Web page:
Grapefruit curd

You know how lemon curd is always so painstaking to make, with all that double-boiler anxiety and fretful stirring? It doesn’t have to be that way.
I had an epiphany in the weekend after coming across Stephanie Alexander’s revolutionary method. As so often happens with The Cook’s Companion, I was looking up something else when I stumbled across her lemon curd recipe. In it, she dismisses the received wisdom that it needs gentle heat and patience and instead gives some short-cut instructions.

I was a bit nervous – it’s a bit like setting out on a half-marathon to have some geezer pop out from behind a bush and say, ‘look love, here’s a short-cut that will get you there in half the time’ – but I can confidently report that it works a treat. I’ll possibly never remember what I was looking for to start with, but with this kind of knowledge now under my belt I’m not too bothered.

Easy Way To Make Grapefruit Curd

Grapefruit Curd
Did you know that if you Google ‘grapefruit’ most links are for the ‘Grapefruit Diet’. I find this profoundly depressing. Instead, I’m prescribing a course of the Grapefruit Curd Diet. Try some of this on your toast and see if you don’t feel better about life. Don’t worry about the butter and eggs, think of the vitamin C! The recipe is adapted from the one mentioned above in The Cook’s Companion, one of my most used, most loved books.

4 free-range egg yolks
2/3 cup caster sugar
100ml freshly squeezed grapefruit juice (one or two grapefruits should do it)
finely grated zest of two grapefruits
60g butter, diced

Put the egg yolks and sugar in a small pot and beat together until well blended. Add the grapefruit juice and zest, and the butter. Put the pot over medium-high heat and stir constantly until it comes to simmering point. As soon as the bubbles appear, remove from the heat. Keep stirring for another minute or so, then pour into sterilised jars. Makes about 450ml. Refrigerate when cold.

Now, I know you’re thinking, ‘but what will I do with four egg whites’? I have the perfect answer for you, but you’ll have to wait until Friday. Put them in a plastic lidded container and freeze them while you await further instructions.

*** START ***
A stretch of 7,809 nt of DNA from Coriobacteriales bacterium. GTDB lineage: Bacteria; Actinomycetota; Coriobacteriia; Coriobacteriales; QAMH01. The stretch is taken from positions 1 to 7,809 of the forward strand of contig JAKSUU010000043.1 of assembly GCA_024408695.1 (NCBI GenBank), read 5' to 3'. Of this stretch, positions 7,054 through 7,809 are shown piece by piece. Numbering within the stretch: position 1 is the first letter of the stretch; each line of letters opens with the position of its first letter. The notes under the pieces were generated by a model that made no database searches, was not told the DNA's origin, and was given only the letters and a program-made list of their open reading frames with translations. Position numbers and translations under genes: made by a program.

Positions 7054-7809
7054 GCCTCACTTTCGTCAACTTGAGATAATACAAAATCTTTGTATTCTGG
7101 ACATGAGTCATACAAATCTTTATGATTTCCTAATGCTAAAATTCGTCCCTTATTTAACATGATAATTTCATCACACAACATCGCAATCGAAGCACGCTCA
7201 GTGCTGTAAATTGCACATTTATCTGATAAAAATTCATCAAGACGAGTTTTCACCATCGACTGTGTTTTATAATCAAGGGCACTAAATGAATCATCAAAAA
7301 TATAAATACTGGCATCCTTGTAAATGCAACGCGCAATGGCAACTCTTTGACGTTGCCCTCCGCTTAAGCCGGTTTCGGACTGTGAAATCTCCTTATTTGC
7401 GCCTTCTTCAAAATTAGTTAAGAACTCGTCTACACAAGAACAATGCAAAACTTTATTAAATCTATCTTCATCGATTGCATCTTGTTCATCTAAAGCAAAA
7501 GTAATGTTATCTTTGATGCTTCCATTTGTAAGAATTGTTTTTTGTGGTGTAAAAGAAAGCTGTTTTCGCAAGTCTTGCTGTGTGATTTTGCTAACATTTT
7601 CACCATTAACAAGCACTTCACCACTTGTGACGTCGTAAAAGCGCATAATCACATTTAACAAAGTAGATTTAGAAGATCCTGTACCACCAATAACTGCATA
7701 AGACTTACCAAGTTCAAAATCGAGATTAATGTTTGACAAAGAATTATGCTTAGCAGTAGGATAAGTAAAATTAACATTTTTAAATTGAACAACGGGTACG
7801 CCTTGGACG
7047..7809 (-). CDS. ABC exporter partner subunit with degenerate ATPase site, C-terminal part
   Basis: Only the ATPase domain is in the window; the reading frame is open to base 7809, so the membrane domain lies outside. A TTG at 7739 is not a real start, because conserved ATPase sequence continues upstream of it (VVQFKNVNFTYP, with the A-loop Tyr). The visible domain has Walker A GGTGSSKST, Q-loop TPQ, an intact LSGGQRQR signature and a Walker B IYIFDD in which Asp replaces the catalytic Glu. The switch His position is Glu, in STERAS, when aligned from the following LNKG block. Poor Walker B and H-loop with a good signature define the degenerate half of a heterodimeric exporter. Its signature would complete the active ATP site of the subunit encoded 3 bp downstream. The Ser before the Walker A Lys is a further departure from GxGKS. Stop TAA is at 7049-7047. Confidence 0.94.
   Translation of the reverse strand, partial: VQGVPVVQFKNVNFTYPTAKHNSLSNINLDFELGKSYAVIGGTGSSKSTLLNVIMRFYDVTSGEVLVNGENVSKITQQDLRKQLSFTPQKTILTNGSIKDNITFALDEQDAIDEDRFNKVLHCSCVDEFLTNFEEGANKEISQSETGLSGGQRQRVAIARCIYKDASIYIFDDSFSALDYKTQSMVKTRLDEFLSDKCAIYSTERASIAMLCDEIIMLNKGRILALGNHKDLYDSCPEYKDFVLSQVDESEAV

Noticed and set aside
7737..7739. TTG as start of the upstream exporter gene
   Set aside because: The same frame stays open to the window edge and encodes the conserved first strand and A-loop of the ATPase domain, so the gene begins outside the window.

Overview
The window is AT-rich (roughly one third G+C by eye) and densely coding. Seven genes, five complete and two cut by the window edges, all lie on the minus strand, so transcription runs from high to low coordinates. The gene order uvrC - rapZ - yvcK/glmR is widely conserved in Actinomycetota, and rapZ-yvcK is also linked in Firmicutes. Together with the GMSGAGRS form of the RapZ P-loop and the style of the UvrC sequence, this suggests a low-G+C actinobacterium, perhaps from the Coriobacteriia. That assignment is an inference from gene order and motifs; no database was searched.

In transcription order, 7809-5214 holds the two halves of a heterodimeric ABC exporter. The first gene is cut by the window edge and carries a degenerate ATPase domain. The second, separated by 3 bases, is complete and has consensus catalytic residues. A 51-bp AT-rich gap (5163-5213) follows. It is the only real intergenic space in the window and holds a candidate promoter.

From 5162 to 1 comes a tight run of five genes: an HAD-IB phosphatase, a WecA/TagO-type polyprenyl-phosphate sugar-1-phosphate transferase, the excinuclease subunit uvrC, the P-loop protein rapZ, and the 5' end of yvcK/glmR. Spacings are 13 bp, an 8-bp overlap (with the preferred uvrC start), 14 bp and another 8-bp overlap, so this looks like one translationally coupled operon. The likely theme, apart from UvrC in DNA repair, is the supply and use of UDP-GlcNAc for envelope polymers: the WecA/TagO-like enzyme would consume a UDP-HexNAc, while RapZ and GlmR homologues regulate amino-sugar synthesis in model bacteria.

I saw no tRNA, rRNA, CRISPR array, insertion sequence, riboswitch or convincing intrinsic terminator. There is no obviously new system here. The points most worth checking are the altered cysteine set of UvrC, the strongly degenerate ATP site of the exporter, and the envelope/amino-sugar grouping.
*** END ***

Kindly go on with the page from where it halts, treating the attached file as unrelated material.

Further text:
Happy Waitangi Day to fellow New Zealanders everywhere. Hope you are celebrating with some appropriate feasting, whether it’s pipis and paua, asparagus rolls and whitebait fritters, roast lamb or a hangi. Cheers!



  1. February 5, 2013 / 6:55 pm

    I've made lemon curd many times and it's just custard with juice and zest in it. Yes you have to watch it doesn't curdle but it's never failed me. I'm hoping your egg white recipe involves meringue or pavlova, I have a genius recipe for lemon curd pavlova. Will have to try the Grapefruit Curd Diet, it sounds just what I need!

  2. February 5, 2013 / 11:37 pm

    You give me an idea how to use up my lemon. Bookmarked. Thanks for sharing!

  3. February 7, 2013 / 2:56 am

    Nice one Lucy! I'm only a sometimes-grapefruit fan (eg pink grapefruit juice and gin for example) but I am a certain curd fan, and love the sound of this on toast (like marmalade, but better!). Shall await further instructions (and my impending house move) to try though!

  4. Anonymous
    February 23, 2013 / 2:06 pm

    Stephanie Alexander's Lemon curd recipe is the best, bar none. Not just the ease of cooking it, start to finish, ten minutes, the taste is so fresh and zingy. I've always enjoyed lemon curd, but the double boiler method using whole eggs is just too custardy.

    I amped up the juice to 125ml, 1/2 a metric cup. It didn't thin the curd, just gave it a deeper lemon flavour. I also don't always use the zest. The extra juice makes up for it.

    It is a very adaptable recipe. Use any acidic juice you can think of. The grapefruit is great, I have also made it with orange juice, lime, lemon-lime, blood orange, and a particular favourite, raspberry. Any berry would work well. You can use frozen raspberries, just defrost and push through a sieve or your juicer. Don't forget Passion fruit. That is sublime!

    Sorry for such a long post, but I love this recipe, it has never failed me and I have passed it along to many people. Also, it never splits like some of the whole egg varieties are prone too. Freeze the egg whites in ziplock bags of two and save them for making marshmallows, meringues or another favourite of mine, white cake. Frozen egg whites are good for a year or more.


  5. Anonymous
    July 6, 2013 / 8:10 am

    i always make my curds in the microwave, so much easier. only takes 8 minutes. i certainly dont bother seperating eggs. for lemon curd i just use 3 eggs, half a cup of lemon juice and the zest of 2 or 3 lemons, 1 cup of sugar and about 50grams of cooled melted butter. i just whisk it all together in a decent size jug and cook in microwave for 8 mins, stirring every 2 mins. easy

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